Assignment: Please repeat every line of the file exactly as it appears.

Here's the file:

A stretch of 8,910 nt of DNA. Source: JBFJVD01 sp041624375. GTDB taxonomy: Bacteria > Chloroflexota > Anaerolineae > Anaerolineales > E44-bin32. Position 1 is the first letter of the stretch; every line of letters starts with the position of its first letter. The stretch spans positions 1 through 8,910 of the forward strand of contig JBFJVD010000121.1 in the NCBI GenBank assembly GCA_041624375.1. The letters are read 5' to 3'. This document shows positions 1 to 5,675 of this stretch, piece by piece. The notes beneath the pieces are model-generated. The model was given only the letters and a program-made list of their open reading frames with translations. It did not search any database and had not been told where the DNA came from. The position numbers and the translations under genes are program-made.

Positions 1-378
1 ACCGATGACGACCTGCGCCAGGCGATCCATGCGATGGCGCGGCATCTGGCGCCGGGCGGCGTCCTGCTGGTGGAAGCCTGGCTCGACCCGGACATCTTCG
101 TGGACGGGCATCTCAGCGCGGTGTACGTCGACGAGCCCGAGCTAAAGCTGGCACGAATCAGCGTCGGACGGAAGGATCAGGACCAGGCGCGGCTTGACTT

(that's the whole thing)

A stretch of 8,910 nt of DNA. Source: JBFJVD01 sp041624375. GTDB taxonomy: Bacteria > Chloroflexota > Anaerolineae > Anaerolineales > E44-bin32. Position 1 is the first letter of the stretch; every line of letters starts with the position of its first letter. The stretch spans positions 1 through 8,910 of the forward strand of contig JBFJVD010000121.1 in the NCBI GenBank assembly GCA_041624375.1. The letters are read 5' to 3'. This document shows positions 1 to 5,675 of this stretch, piece by piece. The notes beneath the pieces are model-generated. The model was given only the letters and a program-made list of their open reading frames with translations. It did not search any database and had not been told where the DNA came from. The position numbers and the translations under genes are program-made.

Positions 1-378
1 ACCGATGACGACCTGCGCCAGGCGATCCATGCGATGGCGCGGCATCTGGCGCCGGGCGGCGTCCTGCTGGTGGAAGCCTGGCTCGACCCGGACATCTTCG
101 TGGACGGGCATCTCAGCGCGGTGTACGTCGACGAGCCCGAGCTAAAGCTGGCACGAATCAGCGTCGGACGGAAGGATCAGGACCAGGCGCGGCTTGACTT